You put on my new nightie.
! - Forty-five dollars.
- Sold.
Are alterations included? Oh, go practice your putts.
What is this, Radar, "How to Make Vaseline in Combat"? - It's a home movie, sir.
- [B.
"How to Make Vaseline at Home.
" No, it's Sunday dinner at Ottumwa, Iowa.
My Uncle Ed took 'em.
- My mother's in there and everything.
- Ready to roll.
Everybody here? Hawkeye, B.
, me, Klinger, Radar? Let's go.
Oh, and Father Mulcahy.
I'm sorry.
That's quite all right.
I'm often mistaken for being absent.
- [Radar.]
Hey, focus it.
- I'm focusing.
That's my mother and my dog Ranger.
That's my Uncle David.
Oh, that's my cousin, uh, Millie and my Uncle Bill.
I love you, Walter.
- Gee, Dad, talkies.
- [Mulcahy.]
Who's Walter? - That's my given name.
- Give it back.
What are they doing? - [Radar.]
They're doing that 'cause I'm in the army.
- [B.
Since when? [All Laughing.]
Radar, who's that man in the dark suit? - That's my Uncle Bill.
- [Mulcahy.]
Is he a clergyman? Uh, he wanted to be, but he couldn't find a good corner.
[All Laughing.]
- [Hawkeye.]
Oh, look at that food.
! - [B.
Oh, chocolate cake.
! - Yeah, my mom makes great chocolate cake.
- [Hawkeye.]
Look at that milk.
I'd eat those flowers.
- [Mulcahy.]
Lovely table.
- [Hawkeye.]
What's in that bowl, Radar? Oh, that fruit salad with those little marshmallows.
- What do they call that? - That fruit salad with those little marshmallows.
- Right.
- [Mulcahy.]
Quiet for the grace.
Thank you for the world so sweet, thank you for the food we eat.
Thank you for the birds that sing, thank you, God, for everything.
Oh, look at the buns.
! Look at the buns.
! - [B.
- [Radar.]
- [B.
Did your mother make those? - Yeah.
They smell great too.
- [Hawkeye.]
I know.
I can smell them.
- This is my cousin Millie.
- She runs a charm school.
- Charm school? [Radar.]
No kidding.
A charm school and gas station.
[All Laughing.]
Hey, watch this guy.
That's my Uncle David.
Watch him now.
- [B.
The one with the sense ofhumor.
- Yeah.
I told you about him.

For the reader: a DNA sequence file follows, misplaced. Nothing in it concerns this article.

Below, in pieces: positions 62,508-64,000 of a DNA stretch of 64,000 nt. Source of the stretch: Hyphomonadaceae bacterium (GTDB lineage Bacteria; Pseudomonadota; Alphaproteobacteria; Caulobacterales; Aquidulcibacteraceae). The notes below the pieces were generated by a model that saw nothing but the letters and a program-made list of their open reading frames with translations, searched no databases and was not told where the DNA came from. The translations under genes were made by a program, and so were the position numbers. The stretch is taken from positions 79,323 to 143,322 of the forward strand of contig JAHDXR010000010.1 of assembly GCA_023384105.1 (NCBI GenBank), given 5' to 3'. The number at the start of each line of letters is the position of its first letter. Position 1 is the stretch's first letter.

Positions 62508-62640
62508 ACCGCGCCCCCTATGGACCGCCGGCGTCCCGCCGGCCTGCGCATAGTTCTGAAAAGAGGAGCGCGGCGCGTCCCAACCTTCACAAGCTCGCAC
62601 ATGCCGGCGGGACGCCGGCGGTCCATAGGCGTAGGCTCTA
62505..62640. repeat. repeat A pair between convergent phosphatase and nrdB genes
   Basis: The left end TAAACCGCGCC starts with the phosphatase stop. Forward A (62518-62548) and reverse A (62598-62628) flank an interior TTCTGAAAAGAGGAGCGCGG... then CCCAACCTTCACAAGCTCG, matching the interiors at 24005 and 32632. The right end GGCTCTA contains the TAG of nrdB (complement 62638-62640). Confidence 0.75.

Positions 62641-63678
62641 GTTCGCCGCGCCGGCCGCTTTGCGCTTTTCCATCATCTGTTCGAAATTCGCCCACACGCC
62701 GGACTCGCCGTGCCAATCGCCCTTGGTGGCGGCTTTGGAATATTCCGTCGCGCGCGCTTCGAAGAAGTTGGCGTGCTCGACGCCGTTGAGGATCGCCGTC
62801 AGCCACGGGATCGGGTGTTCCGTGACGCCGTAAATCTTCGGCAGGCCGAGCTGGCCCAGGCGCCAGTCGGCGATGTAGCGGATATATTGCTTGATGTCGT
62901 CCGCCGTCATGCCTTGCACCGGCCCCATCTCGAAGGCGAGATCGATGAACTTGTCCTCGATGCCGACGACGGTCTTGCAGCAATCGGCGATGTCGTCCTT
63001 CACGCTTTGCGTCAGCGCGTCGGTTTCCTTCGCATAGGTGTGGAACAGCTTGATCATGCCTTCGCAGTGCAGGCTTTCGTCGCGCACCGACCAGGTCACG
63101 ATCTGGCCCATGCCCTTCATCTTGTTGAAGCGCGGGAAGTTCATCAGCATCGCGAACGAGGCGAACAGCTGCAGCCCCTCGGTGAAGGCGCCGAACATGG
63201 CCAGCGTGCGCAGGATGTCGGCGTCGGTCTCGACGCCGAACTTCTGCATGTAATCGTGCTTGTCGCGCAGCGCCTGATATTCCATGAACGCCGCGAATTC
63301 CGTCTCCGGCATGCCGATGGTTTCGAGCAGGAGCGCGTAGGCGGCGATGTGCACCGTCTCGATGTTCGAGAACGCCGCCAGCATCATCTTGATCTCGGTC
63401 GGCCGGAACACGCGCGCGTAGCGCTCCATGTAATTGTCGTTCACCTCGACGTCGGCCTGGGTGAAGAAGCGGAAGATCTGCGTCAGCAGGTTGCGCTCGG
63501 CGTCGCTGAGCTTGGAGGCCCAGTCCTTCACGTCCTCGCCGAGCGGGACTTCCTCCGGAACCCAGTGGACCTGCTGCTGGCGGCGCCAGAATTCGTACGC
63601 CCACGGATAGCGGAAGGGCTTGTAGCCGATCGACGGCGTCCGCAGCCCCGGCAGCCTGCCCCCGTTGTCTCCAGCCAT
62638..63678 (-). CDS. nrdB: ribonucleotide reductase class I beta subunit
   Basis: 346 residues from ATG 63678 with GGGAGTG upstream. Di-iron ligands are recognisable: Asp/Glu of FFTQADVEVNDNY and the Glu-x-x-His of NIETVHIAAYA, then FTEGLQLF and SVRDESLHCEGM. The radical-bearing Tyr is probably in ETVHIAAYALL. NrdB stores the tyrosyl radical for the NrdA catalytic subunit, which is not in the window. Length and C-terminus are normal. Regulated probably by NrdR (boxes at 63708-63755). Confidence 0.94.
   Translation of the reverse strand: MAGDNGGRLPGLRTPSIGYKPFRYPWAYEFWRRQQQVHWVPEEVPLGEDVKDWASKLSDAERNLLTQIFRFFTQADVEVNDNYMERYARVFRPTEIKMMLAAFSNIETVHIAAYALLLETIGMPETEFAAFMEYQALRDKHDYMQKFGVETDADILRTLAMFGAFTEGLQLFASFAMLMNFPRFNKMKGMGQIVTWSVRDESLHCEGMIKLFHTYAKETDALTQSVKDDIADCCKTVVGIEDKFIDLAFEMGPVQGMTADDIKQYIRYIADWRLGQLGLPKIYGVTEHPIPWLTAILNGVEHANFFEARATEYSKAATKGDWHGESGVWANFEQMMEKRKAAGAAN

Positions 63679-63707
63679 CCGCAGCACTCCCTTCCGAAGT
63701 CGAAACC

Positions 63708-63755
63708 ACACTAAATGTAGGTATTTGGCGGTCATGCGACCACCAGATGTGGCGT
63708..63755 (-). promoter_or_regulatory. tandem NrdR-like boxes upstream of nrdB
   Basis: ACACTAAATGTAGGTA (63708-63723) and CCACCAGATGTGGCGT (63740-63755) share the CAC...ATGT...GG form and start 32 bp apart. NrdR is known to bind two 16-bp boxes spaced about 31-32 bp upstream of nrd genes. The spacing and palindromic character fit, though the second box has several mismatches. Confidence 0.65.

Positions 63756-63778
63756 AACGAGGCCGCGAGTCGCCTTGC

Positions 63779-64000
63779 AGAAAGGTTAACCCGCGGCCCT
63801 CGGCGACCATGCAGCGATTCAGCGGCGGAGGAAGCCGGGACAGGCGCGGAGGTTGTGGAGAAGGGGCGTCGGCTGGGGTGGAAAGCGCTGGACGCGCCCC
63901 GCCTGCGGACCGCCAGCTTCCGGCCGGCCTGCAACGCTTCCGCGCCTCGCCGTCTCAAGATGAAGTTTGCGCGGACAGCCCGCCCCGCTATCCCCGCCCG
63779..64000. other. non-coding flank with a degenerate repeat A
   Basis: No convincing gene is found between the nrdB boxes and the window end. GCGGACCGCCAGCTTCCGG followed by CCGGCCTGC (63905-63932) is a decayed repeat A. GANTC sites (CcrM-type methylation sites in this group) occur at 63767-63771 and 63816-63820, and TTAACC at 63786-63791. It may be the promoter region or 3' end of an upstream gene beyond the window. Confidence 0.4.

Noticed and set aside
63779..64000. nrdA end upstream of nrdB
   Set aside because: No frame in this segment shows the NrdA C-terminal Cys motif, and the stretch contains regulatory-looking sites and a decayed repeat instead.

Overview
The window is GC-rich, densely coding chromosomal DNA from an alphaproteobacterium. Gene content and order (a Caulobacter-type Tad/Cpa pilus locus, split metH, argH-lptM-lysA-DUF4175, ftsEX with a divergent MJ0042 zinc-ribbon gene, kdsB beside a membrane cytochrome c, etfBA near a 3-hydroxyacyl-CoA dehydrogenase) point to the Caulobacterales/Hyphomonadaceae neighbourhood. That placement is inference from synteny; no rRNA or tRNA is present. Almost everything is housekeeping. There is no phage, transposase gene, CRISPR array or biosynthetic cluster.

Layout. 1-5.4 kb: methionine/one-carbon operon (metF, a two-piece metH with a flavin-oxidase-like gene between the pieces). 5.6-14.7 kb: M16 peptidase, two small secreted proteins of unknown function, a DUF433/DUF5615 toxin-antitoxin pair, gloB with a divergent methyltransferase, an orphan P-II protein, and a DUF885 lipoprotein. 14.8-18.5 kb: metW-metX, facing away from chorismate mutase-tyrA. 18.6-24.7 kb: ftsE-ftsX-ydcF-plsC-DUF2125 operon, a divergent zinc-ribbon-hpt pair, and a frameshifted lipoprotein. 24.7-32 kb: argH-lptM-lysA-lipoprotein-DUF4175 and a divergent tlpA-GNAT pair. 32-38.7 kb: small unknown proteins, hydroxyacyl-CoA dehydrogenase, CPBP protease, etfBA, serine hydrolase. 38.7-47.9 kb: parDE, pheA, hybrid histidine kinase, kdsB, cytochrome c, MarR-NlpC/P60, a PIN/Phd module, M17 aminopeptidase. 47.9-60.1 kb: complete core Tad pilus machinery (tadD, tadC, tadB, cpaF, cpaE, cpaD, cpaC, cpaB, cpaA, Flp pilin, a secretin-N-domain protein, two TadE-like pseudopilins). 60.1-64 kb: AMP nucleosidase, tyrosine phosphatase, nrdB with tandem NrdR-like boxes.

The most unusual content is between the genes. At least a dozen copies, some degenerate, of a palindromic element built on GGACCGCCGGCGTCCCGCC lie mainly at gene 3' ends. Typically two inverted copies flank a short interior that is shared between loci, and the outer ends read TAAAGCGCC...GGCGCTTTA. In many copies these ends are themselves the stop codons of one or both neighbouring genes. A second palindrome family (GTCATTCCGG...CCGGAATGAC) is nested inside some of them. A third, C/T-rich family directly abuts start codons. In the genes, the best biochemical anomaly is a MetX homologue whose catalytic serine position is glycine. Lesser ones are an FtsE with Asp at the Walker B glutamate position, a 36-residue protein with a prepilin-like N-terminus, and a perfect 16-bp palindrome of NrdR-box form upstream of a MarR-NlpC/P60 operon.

He can do binoculars with corn on the cob salt and pepper shakers and toilet paper rolls.
A meal in itself.
That's my mom and Ranger again.
- [Hawkeye.]
You know, you look a lot like Ranger.
- We grew up together.
Oh, I think it's gonna rain.
Either that or it's a two-pound robin.
- What was that, sir? - Later.
She's gonna put the flowers back in the ground.
That's my Aunt Emily too.
- [Hawkeye.]
What's this? - Oh, I think they're going in to listen to the radio.
- [B.
Jack Benny.
- Fred Allen.
- Bishop Sheen.
- "The Shadow knows.
" ## [Hums.]
Bye, Uncle Dave.
Oh, there's my sled.
That's my cousin Jimmy.
Hejust started wearing those glasses.
Bye again, Ranger.
[No Audible Dialogue.]
So long, Mrs.
- [Potter.]
Nice pictures, Radar.
- Thank you, sir.
- [Potter.]
Radar? - [Phone Rings.]
I'll get it.
Radar certainly bears a striking resemblance to his mother.
Well, he is wearing her genes.
Sir, it's Ohio! Your son! Son, Dad.
Well, what's the big news? The 23rd, 81/2 pounds.
And what's his name? Cheryl? Sherry? My grandson's a girl.
Oh, heck no, I'm not disappointed.
How's Jeanine? You give that soldier a big kiss.
Is Mother pleased? Oh, can I talk Oh, phooey.
- You too? - I lost the baby pool.
- Bless my soul.
I won.
- A little inside information, Father? No, not at all.
I just know a little bit more about conceptions.
Lieutenant Kellye, that cigar is you.
To Sherry Pershing Potter, my granddaughter.
- A long and happy hitch.
- [All.]
Hear! Hear! Here we go.
Reinforcements, Colonel Grandpa.
Klinger, where'd you get that negligee? - I found it in the garbage.
- War is such a waste.
Klinger, it's you.
# Let me call you sweetheart # [All.]
# I'm in love with you ##